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Fair and Funeral

Henry O’Clarence McCarthy and the American Fenian Years
  • Jack Morgan
Chapter
  • 70 Downloads
Part of the New Directions in Irish and Irish American Literature book series (NDIIAL)

Abstract

The American Fenian Henry O’Clarence McCarthy is buried, or presumably so, in St. Louis’ Calvary Cemetery, north of Interstate 70, near Lambert airport. Though well-maintained, like the older Catholic graveyards of many American cities, this one is surrounded by derelict areas now, but testifies to a time when American monetary currency had gravitas and many nineteenth-century German, Italian, and Irish immigrants were buried beneath what, compared to today’s meager markers, were “polished white mansions of stone” as the song “Maggie” put it. Opulent memorials abound and a variety of Victorian grave motifs — mourning sculpted angels and forlorn stone dogs brood over the departed of one hundred years ago. One climbs marble stairs and enters the pillared building near the main gate to inquire after the McCarthy burial site. The office’s computer brings up: McCarthy, Henry O’Clarence, interment September 3, 1865, and the lot number — he is buried beside his mother, Isabella McCarthy. The staff provides a photocopied map, the relevant plot circled, and the route in red traced along the Way of Nazareth, the Way of the Penitent, the Way of the Good Shepherd, and so on, to Section nine.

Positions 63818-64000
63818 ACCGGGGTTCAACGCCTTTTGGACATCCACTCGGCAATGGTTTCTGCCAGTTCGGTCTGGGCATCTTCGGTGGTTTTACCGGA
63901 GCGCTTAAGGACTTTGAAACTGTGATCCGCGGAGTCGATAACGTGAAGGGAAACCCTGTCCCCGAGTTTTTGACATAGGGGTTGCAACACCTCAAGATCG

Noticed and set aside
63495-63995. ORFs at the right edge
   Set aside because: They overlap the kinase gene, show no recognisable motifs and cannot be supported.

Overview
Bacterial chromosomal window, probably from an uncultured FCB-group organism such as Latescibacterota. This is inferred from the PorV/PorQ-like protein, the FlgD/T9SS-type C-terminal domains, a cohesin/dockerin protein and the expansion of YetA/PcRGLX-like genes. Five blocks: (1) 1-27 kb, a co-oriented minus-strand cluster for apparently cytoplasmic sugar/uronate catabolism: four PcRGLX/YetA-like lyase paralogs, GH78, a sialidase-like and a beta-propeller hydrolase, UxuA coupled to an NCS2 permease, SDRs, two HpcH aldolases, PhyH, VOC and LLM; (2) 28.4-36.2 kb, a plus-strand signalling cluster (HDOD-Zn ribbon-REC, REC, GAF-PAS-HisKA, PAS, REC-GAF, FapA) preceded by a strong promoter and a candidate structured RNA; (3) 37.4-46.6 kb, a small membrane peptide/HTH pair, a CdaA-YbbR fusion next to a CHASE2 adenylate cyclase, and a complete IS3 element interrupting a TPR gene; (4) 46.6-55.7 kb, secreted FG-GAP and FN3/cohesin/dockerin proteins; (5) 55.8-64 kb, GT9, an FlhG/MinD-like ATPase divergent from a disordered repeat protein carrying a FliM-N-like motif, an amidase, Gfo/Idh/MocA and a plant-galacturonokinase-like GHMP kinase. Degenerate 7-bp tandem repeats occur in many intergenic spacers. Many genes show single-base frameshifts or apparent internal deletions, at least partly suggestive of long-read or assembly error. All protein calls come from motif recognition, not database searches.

Keywords

Funeral Rite Irish Immigrant Chicago Tribune Catholic Bishop American Organization 
These keywords were added by machine and not by the authors. This process is experimental and the keywords may be updated as the learning algorithm improves.

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Copyright information

© Jack Morgan 2011

Authors and Affiliations

  • Jack Morgan

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